An Experience I Never Saw As An Experience:

So yesterday I’ve felt something in myself that I hadn’t had around in awhile: self-disappointment. AND it totally came from an unexpected source!

You see, I only know how to say this bluntly, so I am just going to go for it here and hope I am somehow saying it all right. I had my first conversation with a person that was deaf. I had been around people that were hard of hearing before, but I have never actually met someone who was deaf. Let alone attempt to have a conversation. And my conversation partner seemed to not speak orally, but only sign. That’s why I have to say that this was an unexpected experience for me. And now I am going to try my best to explain why:

Do you all remember that show Switched At Birth? The one that showed a nice portrayal of seemingly easy communication between people of hearing and those who are deaf. It was the really good show that for SOME REASON ended without Bay and Emmet being together! Well, even if we know reality isn’t exactly like that, being in that situation for the first time sucked…BUT before you prepare yourself to yell at me for saying that here’s why: Being around someone deaf didn’t (AND SHOULD NEVER BE A REASON) make me uncomfortable. It made me disappointed with myself for not being able to properly communicate with the person in front of me. AND I HAVE A PATHOLOGICAL NEED TO ACCURATELY/PERFECTLY COMMUNICATE.

When I was a kid, my mom had this thing for very very very beginner Sign Language (ASL) for her teacher’s certification. And one of the few parenting moments I can remember is her teaching me the alphabet. She was OBSESSIVE with making sure we both knew it at the time. As a kid, I had gotten p-r-e-t-t-y fast at it if I must say so myself. However, flash forward to 21 years old and I’m painfully inflicting my forgotten and horrendously slow spelling on my polite cashier.

I just feel awful. Awful for only being able to spell out every word to a guy who was probably just trying to be polite as he wrung up my goods. But more then awful, I meel MAJOR disappointment in my self. Because, in a way, ASL doesn’t really feel like a foreign language to me. It sort of feels like…Extended English?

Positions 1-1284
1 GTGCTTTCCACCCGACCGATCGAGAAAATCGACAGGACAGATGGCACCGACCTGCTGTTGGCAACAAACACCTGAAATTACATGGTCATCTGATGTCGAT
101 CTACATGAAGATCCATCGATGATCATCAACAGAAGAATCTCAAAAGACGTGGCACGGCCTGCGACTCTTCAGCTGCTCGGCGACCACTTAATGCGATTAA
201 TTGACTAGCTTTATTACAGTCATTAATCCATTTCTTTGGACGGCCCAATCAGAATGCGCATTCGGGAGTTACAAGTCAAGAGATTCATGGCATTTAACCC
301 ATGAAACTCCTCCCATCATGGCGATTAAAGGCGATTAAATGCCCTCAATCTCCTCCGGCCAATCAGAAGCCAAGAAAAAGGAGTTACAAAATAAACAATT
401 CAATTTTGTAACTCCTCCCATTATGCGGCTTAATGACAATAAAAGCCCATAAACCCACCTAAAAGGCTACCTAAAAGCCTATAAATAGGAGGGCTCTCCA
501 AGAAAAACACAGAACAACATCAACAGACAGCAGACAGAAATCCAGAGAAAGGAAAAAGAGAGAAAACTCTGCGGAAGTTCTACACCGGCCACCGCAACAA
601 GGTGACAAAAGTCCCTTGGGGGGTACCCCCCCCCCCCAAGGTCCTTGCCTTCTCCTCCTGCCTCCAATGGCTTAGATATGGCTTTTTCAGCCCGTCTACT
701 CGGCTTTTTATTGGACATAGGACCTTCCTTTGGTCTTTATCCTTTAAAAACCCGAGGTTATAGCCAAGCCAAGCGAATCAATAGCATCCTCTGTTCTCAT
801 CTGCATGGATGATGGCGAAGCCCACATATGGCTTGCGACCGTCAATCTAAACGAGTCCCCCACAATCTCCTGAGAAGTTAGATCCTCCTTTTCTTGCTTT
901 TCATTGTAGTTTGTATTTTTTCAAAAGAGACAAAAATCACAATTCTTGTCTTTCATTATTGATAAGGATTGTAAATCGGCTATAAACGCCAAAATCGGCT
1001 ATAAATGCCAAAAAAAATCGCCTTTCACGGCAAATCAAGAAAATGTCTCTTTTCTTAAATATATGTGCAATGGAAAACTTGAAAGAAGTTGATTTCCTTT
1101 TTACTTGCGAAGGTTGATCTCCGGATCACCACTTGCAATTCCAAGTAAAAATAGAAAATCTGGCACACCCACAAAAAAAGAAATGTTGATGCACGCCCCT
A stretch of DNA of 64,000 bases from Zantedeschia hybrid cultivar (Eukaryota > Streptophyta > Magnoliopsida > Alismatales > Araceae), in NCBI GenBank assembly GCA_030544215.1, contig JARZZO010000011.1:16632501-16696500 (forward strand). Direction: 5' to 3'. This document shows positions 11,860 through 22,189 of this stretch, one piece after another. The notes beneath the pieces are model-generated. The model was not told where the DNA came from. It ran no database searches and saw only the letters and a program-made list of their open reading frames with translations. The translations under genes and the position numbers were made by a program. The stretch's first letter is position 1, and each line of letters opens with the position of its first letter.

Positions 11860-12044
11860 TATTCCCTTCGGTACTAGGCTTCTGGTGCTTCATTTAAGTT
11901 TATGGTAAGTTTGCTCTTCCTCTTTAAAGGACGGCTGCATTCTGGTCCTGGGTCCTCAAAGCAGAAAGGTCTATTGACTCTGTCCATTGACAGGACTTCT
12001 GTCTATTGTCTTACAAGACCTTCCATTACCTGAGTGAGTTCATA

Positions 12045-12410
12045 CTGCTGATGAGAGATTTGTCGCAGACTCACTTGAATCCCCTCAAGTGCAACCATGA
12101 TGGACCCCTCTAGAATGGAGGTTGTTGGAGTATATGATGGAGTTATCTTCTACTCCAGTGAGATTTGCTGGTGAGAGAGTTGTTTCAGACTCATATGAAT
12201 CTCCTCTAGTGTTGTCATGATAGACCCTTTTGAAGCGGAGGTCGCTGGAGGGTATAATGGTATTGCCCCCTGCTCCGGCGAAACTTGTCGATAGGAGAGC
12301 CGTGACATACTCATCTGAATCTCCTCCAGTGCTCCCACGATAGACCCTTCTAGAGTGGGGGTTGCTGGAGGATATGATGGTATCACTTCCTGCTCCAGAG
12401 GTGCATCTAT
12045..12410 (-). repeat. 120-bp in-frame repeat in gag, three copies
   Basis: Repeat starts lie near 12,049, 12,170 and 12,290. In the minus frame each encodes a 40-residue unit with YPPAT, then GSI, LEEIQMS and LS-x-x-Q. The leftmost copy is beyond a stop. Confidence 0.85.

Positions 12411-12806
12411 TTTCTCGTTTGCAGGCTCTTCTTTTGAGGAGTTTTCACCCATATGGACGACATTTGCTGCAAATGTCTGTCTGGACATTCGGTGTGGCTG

Think about it. Languages have always been comprised of both verbal and non-verbal cues. And, if we, those who are on the side of ‘verbal’ tendency, are to be honest, we still recognize and initiate non-verbal communication. Wouldn’t then many deaf people being doing sort of the opposite in reverse? Just because someone might not hear the sounds being made they can still feel vibration or are still reading lips. Isn’t that still taking cues from verbal communication?

It’s like we have two sides: Mostly Verbal vs. Mostly Non-Verbal. And thinking on it…it sort of feels like both sides aren’t getting the full extent of ‘English’? So…I guess I am trying to mean that Sign Language is more of a part of the whole piece of what makes up the English language instead of its own separate foreign code. I think I was too comfortable my entire life with the part of the English language I could use to communicate, because I never had any problems with it. Now that I have been in a situation were I can’t comfortably communicate, because I can’t give the right cues, I have to feel self-disappointment, because I was okay with not really knowing my own language. The Verbal and the Non-Verbal…

I was okay with signing F’s as D’s and having such crappy pronunciation of words that reading lips would be a challenge. I ULTIMATELY denied myself the ability to really communicate with certain beautiful parts of the English language? Or even just the American English version of Sign Language.


Kind of a funny thought when you realize the cashier will probably not even remember me,

I.L. Knight


ASL Alphabet